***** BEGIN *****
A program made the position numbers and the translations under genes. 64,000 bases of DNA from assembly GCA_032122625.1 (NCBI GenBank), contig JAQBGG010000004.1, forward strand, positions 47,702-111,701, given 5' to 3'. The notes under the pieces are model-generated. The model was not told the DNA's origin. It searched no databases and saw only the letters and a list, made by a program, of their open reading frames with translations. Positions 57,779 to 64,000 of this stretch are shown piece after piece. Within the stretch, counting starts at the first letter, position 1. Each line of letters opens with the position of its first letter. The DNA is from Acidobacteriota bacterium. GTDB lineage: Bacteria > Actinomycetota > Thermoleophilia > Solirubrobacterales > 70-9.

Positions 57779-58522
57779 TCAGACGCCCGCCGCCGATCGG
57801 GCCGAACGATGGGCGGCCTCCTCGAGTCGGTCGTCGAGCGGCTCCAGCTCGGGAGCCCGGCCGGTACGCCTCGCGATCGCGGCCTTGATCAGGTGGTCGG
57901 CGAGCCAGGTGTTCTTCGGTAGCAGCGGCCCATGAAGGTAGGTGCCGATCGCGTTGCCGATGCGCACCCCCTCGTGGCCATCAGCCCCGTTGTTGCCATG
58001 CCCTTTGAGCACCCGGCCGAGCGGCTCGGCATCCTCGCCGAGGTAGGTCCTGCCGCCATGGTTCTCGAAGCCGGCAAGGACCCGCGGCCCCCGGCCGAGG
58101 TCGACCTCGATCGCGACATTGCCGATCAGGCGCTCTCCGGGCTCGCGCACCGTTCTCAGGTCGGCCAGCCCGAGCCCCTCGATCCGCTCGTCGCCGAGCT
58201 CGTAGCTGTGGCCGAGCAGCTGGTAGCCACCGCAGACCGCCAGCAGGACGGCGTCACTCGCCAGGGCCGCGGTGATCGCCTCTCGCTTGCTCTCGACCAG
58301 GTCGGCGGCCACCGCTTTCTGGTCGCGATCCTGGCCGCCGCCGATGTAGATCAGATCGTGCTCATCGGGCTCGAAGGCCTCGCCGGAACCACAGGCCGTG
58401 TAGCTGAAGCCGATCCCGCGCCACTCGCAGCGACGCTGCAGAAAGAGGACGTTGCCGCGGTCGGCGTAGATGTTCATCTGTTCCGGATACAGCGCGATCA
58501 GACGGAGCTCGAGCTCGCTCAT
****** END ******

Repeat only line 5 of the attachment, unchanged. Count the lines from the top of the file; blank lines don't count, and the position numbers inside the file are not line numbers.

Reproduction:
57901 CGAGCCAGGTGTTCTTCGGTAGCAGCGGCCCATGAAGGTAGGTGCCGATCGCGTTGCCGATGCGCACCCCCTCGTGGCCATCAGCCCCGTTGTTGCCATG